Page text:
Its not about saftey! Its a jobs program for people in the pest-control industry. They deserve to be over paid, and the government is doing their best to help them out!
On life, on liberty and license to kill . . . . . . weeds, that is
Mar. 4, 2006 12:00 AM
The Arizona Legislature, we're told, is about to unleash a public menace upon us. A pair of killers by the name of Larry Park and Gary Rissmiller. Two bold outlaws who pose a threat to all mankind, or at least to mankind's bushes.
Fortunately, the licensed professionals in Arizona's pest-control industry are riding to our rescue, standing tall to protect our life, our liberty, our lantana. They're putting on a full-court press at the Legislature, imploring our leaders to hold the line on these lawless sorts who run willy-nilly through our neighborhoods, wielding their weapon of choice.
To wit: Roundup.
Senate Bill 1221 would put this dastardly instrument of destruction into the hands of such as Park and Rissmiller. Sen. Barbara Leff of Paradise Valley proposed the bill. She has this idea that landscapers ought to be able to kill a few weeds without risking the wrath of the state of Arizona. Can you imagine?
The instigators of all this trouble are Rissmiller and Park. Rissmiller owns a small landscaping company in Tucson. Park is groundskeeper for a retirement community in Marana. Between them, the two have more than four decades of experience trimming bushes, mowing grass and, yes, dispatching weeds. Which is how they came to be outlaws.
In 2004, both men were nabbed by state investigators, cited and fined for using Surflan and Roundup without the proper array of state licenses issued by the Arizona Structural Pest Control Commission.
You may remember that intrepid agency. A few years ago, it moved in on a 17-year-old after he launched a little business putting wire mesh over vents to keep roof rats out of his neighbors' houses. A state investigator shut him down, informing the kid that he needed a license to put wire mesh over vents, as such activity requires the keen eye and craftsmanship of the highly skilled pest-control professional. But the bureaucrats backed off in the face of widespread public hoo-has, deciding they had more serious threats to tackle. Like weeds.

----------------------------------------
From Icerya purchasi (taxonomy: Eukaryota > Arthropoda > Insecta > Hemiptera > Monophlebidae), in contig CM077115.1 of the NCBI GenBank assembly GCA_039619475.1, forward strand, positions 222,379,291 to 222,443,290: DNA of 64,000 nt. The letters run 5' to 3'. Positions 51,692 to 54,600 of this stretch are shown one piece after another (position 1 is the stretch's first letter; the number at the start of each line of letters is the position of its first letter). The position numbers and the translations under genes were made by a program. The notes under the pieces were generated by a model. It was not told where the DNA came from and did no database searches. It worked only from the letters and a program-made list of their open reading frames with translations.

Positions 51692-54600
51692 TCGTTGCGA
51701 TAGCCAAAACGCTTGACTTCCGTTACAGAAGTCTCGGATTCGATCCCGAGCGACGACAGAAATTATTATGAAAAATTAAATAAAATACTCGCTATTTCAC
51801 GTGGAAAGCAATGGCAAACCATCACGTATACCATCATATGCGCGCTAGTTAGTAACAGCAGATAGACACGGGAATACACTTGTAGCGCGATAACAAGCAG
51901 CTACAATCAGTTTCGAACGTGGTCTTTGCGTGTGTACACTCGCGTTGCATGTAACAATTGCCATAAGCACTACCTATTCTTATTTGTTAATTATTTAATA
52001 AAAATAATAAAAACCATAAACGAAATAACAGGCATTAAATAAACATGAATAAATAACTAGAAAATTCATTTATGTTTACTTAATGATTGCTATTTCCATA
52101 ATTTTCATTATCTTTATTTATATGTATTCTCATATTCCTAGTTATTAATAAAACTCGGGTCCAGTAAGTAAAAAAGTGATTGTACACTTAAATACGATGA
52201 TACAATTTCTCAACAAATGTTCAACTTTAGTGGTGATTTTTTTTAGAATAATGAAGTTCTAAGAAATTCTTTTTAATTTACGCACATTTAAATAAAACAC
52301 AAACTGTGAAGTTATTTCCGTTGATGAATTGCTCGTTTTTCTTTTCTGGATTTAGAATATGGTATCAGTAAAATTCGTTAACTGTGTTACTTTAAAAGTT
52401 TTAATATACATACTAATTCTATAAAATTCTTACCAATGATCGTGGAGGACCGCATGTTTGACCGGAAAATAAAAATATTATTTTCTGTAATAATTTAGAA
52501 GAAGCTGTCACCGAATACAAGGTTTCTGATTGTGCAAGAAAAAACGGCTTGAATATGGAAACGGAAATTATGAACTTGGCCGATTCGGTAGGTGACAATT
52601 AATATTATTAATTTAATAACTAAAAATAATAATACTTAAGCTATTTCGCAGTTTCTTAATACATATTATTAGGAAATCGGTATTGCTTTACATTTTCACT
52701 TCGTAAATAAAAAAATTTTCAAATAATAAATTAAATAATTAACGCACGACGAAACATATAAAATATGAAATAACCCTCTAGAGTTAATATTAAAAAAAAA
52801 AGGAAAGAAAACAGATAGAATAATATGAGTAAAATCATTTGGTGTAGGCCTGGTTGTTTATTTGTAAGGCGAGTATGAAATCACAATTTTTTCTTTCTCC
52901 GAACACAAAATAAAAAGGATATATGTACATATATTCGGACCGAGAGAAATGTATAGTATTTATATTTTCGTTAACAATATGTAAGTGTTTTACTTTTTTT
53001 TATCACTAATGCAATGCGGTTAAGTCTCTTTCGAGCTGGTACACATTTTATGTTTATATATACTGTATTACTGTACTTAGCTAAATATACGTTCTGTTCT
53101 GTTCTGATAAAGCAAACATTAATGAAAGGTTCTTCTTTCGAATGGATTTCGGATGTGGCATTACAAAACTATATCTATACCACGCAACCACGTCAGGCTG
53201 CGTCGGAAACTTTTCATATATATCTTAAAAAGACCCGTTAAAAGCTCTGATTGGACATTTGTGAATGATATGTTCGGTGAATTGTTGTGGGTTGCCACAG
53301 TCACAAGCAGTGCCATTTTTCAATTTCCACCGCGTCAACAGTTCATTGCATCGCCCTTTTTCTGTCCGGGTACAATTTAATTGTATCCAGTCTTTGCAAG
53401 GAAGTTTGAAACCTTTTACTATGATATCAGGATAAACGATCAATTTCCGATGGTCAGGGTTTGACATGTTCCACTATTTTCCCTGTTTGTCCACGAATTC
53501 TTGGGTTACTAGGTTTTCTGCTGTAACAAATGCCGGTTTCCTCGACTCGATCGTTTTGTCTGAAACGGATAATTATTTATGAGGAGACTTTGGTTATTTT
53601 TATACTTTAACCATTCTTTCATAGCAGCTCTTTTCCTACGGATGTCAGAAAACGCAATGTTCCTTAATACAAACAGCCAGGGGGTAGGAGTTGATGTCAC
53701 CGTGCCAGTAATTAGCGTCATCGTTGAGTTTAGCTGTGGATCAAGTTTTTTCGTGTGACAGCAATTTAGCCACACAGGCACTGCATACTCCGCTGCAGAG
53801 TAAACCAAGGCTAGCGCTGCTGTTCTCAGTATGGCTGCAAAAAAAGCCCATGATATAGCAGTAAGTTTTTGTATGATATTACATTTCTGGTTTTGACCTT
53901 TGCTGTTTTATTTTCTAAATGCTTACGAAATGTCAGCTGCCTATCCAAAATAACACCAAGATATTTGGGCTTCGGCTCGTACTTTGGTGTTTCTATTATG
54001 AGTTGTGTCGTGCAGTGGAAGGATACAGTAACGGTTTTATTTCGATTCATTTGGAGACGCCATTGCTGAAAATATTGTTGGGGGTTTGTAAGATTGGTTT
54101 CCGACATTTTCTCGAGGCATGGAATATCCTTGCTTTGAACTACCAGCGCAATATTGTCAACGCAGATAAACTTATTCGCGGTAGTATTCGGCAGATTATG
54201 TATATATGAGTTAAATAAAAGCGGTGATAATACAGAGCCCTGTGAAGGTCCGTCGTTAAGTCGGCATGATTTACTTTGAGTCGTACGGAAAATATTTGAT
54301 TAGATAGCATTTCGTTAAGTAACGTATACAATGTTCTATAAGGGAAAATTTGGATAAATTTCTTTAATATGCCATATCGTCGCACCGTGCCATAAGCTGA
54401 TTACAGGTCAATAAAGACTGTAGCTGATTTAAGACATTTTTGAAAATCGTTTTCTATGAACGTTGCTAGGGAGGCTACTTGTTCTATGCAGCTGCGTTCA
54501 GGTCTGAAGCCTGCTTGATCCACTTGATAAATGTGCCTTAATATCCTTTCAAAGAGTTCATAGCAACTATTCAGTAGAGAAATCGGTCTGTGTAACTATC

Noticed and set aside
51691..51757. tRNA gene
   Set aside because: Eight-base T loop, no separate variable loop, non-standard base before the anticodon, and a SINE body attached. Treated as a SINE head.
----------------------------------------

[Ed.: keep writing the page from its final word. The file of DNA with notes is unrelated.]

It used to be that gardeners like Park and Rissmiller could spray weeds with any over-the-counter weed killer that a 12-year-old can buy at Home Depot. But in 2003, the pest-control industry got the Legislature to change the law. Now, it takes three pest-control licenses to spray weeds on land you don't own and occupy. One of those licenses requires 3,000 hours of fieldwork performed under the supervision of someone who has the license.
In other words, if you want to kill someone else's weeds, even your own elderly mother's weeds, you have to work for a pest-control company.
Park and Rissmiller have sued the state, hoping to overturn the law. Leff would like to dump it, too, freeing landscaping crews to once again rid their clients of crabgrass.
"If my gardener told me I have to call in a specialist to spritz a small amount of weeds, I would laugh and say, who made that law?" Leff said. "Well, we did."
Her bill has cleared the Senate and this week the House Commerce Committee approved it.
The pest-control folks, however, are on it like a termite on tree rot. Of course, they aren't out to corner the market on weeds. They're just trying to protect your bushes.
"Roundup does its job of killing plants very well and if it's misused for any reason, it will devastate a yard," warned Bob Hartley, vice president of Truly Nolen Pest Control, who came all the way from Tucson this week to testify against Leff's bill.
Don't you just appreciate the fact that he cares?